04-28-2006 8:19 PM -- By: Michael T. Lyons,  From: San Jose, CA  

Nadine was instrumental in my continuance in the Joint Doctoral Program here at Berkeley. During a difficult time in the program, she displayed compassion and kindness that I will always remember. I found Nadine to be such a nurturing and caring individual. My prayers and condolences to the family…

Mike L Cohert-II

04-28-2006 8:12 PM -- By: Katherine Kixmiller,  From: Menlo Park, CA/UC Berkeley  

I have felt rather lost these last few days, as I am trying to accept that a person who acted as a rock in my life is now gone. The graduate school experience, especially at CAL : ) , can at times feel overwhelming and disorienting, leaving one wondering if they have made the right choices and if their work will be productive, fulfulling, and meaningful to others. For me, and I believe for those in my cohort, Nadine alleviated many of these concerns and expressed sincere faith in our efforts, as only a skilled mentor could. She acted as an inspiration for me and as a guide in navigating the journey. Nadine encouraged me to enter the field of school psychology and pushed me to excel, ever so gently, since the very first day we met. I miss her already and I simply can't imagine entering Tolman Hall and not seeing her. I feel she was keeping her eye out for us and ensuring our progress - both as doctoral students and as creative thinkers. We will have to work even harder to meet her expectations in spite of no longer having her precious support. I hope this will be an opportunity for our program to come together and support one another as we adjust to a great loss.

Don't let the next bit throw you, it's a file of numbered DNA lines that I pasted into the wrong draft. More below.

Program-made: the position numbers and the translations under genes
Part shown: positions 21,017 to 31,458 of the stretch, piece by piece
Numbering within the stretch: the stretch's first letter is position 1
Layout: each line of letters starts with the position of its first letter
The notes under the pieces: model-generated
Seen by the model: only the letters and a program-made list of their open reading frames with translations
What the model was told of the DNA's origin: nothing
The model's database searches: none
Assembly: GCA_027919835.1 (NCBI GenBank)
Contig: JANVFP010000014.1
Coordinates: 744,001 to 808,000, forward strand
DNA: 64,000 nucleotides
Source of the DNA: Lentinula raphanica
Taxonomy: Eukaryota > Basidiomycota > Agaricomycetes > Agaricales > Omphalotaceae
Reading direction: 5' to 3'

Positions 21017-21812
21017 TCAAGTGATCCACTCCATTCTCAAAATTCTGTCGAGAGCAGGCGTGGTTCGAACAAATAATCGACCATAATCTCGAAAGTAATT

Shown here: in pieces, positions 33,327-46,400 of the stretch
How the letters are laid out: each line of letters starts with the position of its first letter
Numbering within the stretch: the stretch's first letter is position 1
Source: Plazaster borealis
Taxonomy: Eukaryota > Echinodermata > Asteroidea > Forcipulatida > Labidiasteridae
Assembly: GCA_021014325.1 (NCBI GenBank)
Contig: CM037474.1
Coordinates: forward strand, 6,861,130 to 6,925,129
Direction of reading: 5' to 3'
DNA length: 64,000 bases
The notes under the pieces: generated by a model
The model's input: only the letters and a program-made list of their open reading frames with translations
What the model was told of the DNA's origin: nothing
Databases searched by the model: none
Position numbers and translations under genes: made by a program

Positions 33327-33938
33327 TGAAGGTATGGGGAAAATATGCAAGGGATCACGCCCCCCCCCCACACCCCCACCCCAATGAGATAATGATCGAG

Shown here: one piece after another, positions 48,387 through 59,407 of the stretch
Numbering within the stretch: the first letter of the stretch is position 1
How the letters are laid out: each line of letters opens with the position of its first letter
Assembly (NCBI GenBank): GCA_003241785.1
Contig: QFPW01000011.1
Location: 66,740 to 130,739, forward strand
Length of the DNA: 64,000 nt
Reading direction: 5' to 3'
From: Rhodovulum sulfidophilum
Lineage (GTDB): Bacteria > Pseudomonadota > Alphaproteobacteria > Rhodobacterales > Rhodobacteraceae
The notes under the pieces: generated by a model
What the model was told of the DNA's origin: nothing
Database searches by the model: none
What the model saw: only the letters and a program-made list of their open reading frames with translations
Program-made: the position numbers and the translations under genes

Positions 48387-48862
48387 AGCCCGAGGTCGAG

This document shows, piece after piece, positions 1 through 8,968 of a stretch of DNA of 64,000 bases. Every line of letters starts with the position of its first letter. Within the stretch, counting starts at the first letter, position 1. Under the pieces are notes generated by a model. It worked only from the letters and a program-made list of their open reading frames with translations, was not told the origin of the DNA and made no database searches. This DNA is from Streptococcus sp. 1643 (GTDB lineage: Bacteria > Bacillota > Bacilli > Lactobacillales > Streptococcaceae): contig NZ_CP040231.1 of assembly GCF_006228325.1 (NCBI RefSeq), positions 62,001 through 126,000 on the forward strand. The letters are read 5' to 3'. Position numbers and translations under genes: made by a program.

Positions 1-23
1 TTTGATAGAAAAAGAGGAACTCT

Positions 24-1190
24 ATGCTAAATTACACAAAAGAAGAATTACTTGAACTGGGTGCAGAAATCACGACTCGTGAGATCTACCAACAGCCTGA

04-28-2006 7:21 PM -- By: Craig Zercher,  From: San Jose  

Dr. Lambert was my advisor and a member of my orals committee while I was a student in the Joint Doctoral Program in Special Education (1996-2002). I took her seminar every semester I was at CAL. It was a privilege to see her mentor her students. She had high expectations for us, and over time you could see the kindness and the caring underlying everything. She was of a generation that could appear kind of gruff, but who always came through for you when you really needed them. My condolences to everyone who knew her, and especially to her family.

04-28-2006 6:35 PM -- By: Sheri Atwater,  From: California State University, Los Angeles  

I would like to express my deepest gratitude to Nadine as my advisor, mentor, and professor at Berkeley from 1998-2003. Last summer at APA, Nadine kindly introduced me to all of the "bigwigs" in School Psychology, each of whom considered her a friend. Last month at NASP, I again had the pleasure of seeing her at SPEC and was reminded of her strong presence and committment to the field. Nadine, you used to joke that my field of research was "a bit off":), and I promise to remember you in that way: as someone whose satirical sense of humor and committment to the field was ever present. My thoughts go out to all of her colleagues, family and friends who will miss her dearly.

Always, Sheri

04-28-2006 6:33 PM -- By: Mary Banach,  From:  

I returned to work at Berkeley last month. I took the job because I was truly delighted that I would have the opportunity to work closely with Nadine. We spent last Monday morning making big plans and discussing how we would approach a myriad of issues. I did not take notes at the time because we were planning on following our discussion up with e-mails outlining the items that we discussed. I miss her so much. I am counting on Nadine standing over me and guiding me as I try to attempt to follow through on her suggestions.